Bake your own bread—what a great project for winter. The idea is that upward vata energy wants to be redirected downward and channeled in a creative way; hand kneading bread is a fantastic way to do this. On top of which a good, hearty, spelt bread does wonders for filling up that hungry belly. Add chia, sunflower, or pumpkin seeds to your dough for extra protein!
Learn how to cook beans. Beans are an indispensable part of a plant based diet, yet Ayurveda recommends cutting them out in winter, when vegans need extra protein the most. Beans have a drying quality because they absorb water in the body. So be sure to soak your beans for at least twelve hours in tons and tons of water, and then cook your beans in tons of water as well. As the beans absorb the water through cooking, add more. The more water the beans absorb through cooking, the less they will dry out the body. Cook your beans for several hours, this is how our ancestors did it. Since it is a long process, cook a lot and freeze for future use. Add herbs that aid in digestion such as epazote, cumin, and garlic (also tasty). Pay attention and see which beans agree with your body the most! For me, the smaller the bean, the easier to digest, so I favor lentils, split peas, and mung beans in winter.
Increase superfoods. Superfoods have so many benefits and most importantly for winter, boost immunity. If you are looking for nutrient dense foods that pack a lot of punch to keep you strong and energized throughout winter, incorporate superfoods rather than animal products. Some of my favorites are maca, spirulina, cacao, and goji berries.
Warm up your smoothie. If you are a smoothie head like me, you will notice that switching up your smoothie routine seasonally can be of great benefit. While in the summer I often have smoothies for breakfast, this time of year I switch breakfast to a bowl of warm oats or stew, and have smoothies in the afternoon when digestion is fired up and the sun is working it’s mojo. Add a knub of fresh ginger and ½ teaspoon of cinnamon to your smoothie and replace ice with cold fruit. Your smoothie will take on a much more warming quality this way.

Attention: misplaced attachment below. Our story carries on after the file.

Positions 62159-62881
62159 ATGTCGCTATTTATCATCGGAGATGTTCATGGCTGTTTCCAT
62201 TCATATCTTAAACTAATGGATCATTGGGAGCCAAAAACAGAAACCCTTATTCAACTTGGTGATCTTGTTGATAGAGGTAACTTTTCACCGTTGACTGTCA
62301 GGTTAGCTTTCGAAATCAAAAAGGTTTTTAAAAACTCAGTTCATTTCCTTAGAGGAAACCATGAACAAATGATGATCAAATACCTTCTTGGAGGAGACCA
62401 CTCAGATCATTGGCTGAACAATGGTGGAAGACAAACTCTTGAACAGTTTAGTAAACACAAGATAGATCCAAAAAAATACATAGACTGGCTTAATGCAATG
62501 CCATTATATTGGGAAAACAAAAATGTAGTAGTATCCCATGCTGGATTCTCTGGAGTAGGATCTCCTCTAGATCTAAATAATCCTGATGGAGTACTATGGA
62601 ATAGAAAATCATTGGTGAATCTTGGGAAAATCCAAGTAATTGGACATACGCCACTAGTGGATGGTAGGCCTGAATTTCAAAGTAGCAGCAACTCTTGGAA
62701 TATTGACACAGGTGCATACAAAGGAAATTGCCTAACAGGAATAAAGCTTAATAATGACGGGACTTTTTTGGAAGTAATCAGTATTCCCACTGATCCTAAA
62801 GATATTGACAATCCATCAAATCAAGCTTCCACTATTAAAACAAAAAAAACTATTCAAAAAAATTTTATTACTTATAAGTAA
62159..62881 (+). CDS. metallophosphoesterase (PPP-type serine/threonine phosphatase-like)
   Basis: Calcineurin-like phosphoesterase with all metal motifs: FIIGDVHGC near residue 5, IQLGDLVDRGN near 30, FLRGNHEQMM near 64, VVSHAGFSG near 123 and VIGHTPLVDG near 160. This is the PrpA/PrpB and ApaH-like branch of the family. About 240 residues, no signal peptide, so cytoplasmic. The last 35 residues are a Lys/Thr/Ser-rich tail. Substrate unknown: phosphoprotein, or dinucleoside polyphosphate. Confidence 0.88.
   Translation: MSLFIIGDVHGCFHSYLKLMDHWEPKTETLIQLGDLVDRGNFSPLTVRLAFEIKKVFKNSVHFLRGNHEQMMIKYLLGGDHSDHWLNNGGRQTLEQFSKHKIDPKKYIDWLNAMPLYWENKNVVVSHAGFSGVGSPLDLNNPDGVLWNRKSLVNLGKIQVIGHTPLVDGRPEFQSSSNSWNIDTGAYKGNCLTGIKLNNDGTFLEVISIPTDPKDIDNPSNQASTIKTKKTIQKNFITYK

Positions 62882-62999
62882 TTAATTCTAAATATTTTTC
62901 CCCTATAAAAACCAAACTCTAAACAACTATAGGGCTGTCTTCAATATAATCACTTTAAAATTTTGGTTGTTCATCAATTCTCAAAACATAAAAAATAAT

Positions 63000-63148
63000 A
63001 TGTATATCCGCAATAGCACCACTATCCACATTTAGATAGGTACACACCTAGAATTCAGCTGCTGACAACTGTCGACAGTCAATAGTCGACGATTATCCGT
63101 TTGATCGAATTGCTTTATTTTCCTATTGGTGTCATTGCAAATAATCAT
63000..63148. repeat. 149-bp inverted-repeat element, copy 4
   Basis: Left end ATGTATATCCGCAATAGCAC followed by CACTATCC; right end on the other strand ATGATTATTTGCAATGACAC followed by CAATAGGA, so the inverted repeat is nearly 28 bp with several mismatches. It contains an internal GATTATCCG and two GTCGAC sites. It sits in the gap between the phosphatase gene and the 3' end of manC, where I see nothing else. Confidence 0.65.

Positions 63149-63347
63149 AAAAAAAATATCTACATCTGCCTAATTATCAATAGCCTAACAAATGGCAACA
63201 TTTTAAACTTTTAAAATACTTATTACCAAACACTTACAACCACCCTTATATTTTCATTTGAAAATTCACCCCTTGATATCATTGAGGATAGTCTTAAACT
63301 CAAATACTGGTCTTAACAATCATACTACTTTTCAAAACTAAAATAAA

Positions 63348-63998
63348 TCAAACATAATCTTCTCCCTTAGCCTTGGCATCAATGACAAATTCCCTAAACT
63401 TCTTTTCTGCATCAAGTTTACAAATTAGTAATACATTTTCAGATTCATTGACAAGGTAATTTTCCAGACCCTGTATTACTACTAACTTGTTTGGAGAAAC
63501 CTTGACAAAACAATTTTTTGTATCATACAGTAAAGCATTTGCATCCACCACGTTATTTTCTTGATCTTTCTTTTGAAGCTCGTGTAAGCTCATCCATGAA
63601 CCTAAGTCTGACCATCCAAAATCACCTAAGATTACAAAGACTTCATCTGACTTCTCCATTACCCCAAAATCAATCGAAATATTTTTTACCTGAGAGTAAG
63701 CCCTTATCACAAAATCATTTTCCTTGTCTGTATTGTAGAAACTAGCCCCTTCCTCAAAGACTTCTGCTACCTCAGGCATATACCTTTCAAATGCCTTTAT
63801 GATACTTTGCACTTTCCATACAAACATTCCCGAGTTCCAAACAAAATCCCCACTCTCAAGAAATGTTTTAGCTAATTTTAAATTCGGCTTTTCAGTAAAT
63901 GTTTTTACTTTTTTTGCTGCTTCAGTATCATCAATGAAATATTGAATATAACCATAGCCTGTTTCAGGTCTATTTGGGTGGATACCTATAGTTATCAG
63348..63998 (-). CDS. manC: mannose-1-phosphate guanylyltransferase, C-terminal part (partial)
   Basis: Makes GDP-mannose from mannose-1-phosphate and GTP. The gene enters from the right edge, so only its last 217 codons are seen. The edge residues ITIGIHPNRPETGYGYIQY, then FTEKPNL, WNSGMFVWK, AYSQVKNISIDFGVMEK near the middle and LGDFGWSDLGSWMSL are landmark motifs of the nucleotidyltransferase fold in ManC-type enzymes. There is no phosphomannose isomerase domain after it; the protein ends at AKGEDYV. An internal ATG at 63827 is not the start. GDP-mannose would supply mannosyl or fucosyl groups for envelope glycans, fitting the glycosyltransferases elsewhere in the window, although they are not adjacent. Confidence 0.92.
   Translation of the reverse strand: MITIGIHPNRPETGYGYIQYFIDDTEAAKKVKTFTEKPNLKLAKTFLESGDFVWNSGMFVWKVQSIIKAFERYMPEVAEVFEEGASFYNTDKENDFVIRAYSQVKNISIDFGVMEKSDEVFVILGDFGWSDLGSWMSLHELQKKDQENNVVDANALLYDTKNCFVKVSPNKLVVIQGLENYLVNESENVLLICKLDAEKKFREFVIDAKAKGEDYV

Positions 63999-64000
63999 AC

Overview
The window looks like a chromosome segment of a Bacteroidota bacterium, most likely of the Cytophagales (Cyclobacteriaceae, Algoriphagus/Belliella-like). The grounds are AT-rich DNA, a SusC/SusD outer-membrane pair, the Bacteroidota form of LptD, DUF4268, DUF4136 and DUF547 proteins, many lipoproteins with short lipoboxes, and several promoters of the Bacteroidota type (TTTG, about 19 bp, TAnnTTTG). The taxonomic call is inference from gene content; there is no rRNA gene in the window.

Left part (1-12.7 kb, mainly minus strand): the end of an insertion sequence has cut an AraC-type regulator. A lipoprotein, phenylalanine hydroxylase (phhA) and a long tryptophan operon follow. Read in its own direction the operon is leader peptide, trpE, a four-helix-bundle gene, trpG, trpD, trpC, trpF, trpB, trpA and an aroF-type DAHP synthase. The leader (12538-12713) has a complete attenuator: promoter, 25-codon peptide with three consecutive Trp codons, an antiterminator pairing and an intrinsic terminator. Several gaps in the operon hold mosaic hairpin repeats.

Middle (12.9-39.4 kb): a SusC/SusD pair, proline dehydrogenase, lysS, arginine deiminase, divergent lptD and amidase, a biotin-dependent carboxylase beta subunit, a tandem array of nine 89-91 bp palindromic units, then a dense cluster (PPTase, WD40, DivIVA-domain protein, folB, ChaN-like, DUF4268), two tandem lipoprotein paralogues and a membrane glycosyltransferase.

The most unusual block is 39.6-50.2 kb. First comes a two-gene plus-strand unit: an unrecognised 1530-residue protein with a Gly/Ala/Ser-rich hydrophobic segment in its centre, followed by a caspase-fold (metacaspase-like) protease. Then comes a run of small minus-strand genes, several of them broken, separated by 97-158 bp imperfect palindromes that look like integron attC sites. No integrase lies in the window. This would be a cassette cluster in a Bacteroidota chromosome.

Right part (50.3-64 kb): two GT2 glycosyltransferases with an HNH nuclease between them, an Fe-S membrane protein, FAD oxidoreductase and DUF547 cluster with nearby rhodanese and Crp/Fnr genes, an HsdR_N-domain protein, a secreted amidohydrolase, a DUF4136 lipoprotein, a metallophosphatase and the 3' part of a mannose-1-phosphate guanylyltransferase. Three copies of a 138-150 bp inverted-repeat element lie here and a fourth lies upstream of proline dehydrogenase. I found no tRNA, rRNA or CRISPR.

Oil up. If you love to take warm baths and showers, be sure to slather on some coconut oil before you hop in, especially on the palms of your hands and bottoms of the feet. You will feel more invigorated and energized afterward rather than drained.
Increase meditation and a long cool down period after exercise or yoga. Life is so busy—sometimes we only have five minutes or so for meditation or savasana. Wintertime is not a good time to skimp on these. They are the most grounding practices one can incorporate, so sit down and enjoy the stillness. If you really don’t have time, get creative. Alternate nostril breathing at traffic lights, legs up the wall while talking on the phone, or dare I suggest five less minutes of Facebook in exchange for five extra of meditation?
Enjoy this time of hibernation and don’t worry, this too shall pass! The delicate blossoms of spring would be nothing without winters deep freeze.
Lisa Hicks is a holistic health counselor committed to environmental sustainability through her practice, Grassroots Nutrition. She specializes in veganism and mindful parenting. To learn more check out her website lisahickshc.com.
Editor: Malin Bergman